Although not directly relevant to vaping, this new study researchers from the University of Bristol shows how difficult it can be to quit smoking when loneliness is at the heart of our lives.
In a recent study by researchers from Bristol University and published in the journal Addiction, it has been discovered a causal link between the prolonged experience of loneliness and smoking. Although many studies have shown that there is indeed an association, it has been difficult to distinguish whether loneliness leads to smoking or if it is smoking that leads to loneliness.
Applying Mendelian randomization, a new research method that uses genetic data and surveys of hundreds of thousands of people, the team found that loneliness appeared to lead to an increased likelihood of smoking behavior.
« This method has never been applied to this question before and the results are therefore new, but also provisional. We have found some evidence to suggest that loneliness leads to increased smoking, with people more likely to start and smoke more cigarettes. Loneliness has been shown to increase the likelihood of starting to smoke, the number of cigarettes smoked per day, and decrease the likelihood of quitting successfully. This reflects trends seen during the pandemic, in fact, YouGov's Covid-19 tracker suggests that 2,2 million people in the UK smoke more today than before lockdown. In the other direction, there is also some evidence that getting into smoking increases the loneliness of individuals. »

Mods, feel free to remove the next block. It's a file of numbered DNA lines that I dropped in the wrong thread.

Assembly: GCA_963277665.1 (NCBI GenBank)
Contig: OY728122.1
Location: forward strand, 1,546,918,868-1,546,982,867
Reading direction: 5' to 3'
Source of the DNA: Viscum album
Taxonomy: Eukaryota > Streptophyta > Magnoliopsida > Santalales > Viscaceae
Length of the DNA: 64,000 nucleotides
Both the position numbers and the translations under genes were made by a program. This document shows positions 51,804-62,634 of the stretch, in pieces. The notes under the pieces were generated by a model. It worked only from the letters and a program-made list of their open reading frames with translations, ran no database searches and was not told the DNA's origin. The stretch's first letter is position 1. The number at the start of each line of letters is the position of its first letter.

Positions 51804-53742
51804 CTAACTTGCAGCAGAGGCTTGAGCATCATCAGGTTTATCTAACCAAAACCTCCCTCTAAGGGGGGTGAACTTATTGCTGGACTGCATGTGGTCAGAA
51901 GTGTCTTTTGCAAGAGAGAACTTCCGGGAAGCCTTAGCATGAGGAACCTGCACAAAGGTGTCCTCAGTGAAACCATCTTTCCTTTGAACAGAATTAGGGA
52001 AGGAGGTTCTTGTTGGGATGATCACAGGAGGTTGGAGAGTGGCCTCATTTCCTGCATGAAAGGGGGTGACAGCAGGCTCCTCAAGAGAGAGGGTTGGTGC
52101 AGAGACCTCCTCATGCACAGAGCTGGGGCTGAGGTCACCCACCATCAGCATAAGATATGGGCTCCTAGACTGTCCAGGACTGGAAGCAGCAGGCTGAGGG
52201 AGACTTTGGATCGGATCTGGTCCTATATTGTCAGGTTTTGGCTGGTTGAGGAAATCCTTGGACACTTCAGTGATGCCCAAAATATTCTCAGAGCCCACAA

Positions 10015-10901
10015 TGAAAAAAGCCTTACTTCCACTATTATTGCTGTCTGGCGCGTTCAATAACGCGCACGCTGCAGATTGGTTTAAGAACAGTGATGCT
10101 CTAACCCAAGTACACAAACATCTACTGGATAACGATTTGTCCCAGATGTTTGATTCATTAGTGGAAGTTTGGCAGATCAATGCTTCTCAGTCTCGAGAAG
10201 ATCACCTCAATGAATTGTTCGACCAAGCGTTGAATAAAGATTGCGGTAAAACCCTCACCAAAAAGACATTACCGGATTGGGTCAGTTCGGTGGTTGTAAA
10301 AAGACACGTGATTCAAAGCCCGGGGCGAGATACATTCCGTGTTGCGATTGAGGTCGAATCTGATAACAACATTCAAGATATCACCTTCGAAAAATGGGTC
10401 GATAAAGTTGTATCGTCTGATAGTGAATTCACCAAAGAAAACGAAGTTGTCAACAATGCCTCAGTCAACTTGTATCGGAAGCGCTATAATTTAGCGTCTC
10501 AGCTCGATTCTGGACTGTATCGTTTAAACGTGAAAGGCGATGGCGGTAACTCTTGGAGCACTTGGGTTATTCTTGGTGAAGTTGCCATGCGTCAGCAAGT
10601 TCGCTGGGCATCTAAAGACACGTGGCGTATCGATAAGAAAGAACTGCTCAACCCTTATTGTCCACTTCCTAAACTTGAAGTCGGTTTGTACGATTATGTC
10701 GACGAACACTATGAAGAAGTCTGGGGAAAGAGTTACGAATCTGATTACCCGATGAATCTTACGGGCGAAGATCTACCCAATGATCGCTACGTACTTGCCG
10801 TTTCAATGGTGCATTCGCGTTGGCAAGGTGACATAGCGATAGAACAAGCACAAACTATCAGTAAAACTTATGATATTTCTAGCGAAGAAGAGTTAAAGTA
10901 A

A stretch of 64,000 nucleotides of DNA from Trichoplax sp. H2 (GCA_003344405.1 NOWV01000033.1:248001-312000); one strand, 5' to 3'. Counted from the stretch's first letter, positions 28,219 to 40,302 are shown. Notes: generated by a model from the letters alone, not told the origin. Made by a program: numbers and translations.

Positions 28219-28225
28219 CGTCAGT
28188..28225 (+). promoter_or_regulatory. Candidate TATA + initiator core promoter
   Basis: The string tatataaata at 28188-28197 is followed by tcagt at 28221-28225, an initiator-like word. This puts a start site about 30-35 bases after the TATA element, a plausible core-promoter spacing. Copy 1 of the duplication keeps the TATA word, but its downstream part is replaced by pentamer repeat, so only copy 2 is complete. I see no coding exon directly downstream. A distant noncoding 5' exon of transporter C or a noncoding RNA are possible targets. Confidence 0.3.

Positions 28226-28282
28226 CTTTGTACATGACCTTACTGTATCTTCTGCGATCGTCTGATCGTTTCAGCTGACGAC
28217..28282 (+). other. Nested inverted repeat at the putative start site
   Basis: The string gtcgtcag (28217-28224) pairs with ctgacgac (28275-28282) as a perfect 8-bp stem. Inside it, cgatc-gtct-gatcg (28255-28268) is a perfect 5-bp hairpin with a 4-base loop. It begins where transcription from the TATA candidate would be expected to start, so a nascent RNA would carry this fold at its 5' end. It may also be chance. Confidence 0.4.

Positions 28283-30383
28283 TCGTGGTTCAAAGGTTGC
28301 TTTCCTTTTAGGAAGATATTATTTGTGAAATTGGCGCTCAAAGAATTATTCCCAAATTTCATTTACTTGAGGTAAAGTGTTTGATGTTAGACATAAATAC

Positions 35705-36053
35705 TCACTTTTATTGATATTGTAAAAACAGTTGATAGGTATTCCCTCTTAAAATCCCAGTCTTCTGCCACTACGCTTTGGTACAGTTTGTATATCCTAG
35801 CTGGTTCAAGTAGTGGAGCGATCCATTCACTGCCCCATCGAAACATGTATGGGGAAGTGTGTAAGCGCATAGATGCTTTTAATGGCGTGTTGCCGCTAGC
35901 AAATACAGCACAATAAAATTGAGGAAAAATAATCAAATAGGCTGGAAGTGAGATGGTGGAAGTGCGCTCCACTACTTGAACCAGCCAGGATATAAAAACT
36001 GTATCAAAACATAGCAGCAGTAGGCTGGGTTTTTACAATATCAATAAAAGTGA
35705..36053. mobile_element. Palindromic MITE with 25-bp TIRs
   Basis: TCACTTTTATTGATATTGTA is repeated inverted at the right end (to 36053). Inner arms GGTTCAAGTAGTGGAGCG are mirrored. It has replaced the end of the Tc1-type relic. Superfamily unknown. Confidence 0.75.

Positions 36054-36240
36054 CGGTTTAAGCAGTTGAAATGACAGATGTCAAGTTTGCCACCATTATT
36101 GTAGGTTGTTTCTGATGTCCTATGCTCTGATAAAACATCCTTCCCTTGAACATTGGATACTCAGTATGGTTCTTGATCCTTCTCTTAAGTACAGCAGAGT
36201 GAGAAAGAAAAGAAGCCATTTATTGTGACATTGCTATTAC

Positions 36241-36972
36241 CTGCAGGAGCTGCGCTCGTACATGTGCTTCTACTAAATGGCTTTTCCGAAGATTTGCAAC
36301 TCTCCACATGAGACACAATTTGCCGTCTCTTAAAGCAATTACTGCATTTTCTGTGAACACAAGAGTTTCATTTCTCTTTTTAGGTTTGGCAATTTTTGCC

» Our finding that smoking can lead to increased loneliness is tentative, yet it remains consistent with other recent studies that have identified smoking as a risk factor for poor mental health. A potential mechanism for this relationship has been observed: the nicotine contained in cigarette smoke interferes with neurotransmitters like dopamine in the brain. "Said the Dr Jorien Treur, lead author of the study.
Deborah Arnott, Executive Director of Action of Smoking & Health (ASH), stated that " if single people are more likely to start smoking and have a harder time quitting, they are also more likely to suffer from the harm from smoking. This research highlights the need for lonely smokers to receive support to quit, to improve not only their health and well-being but also to help reduce their loneliness. »
The team also studied the relationship between loneliness and alcohol use and abuse, and found no clear evidence of a cause-and-effect relationship.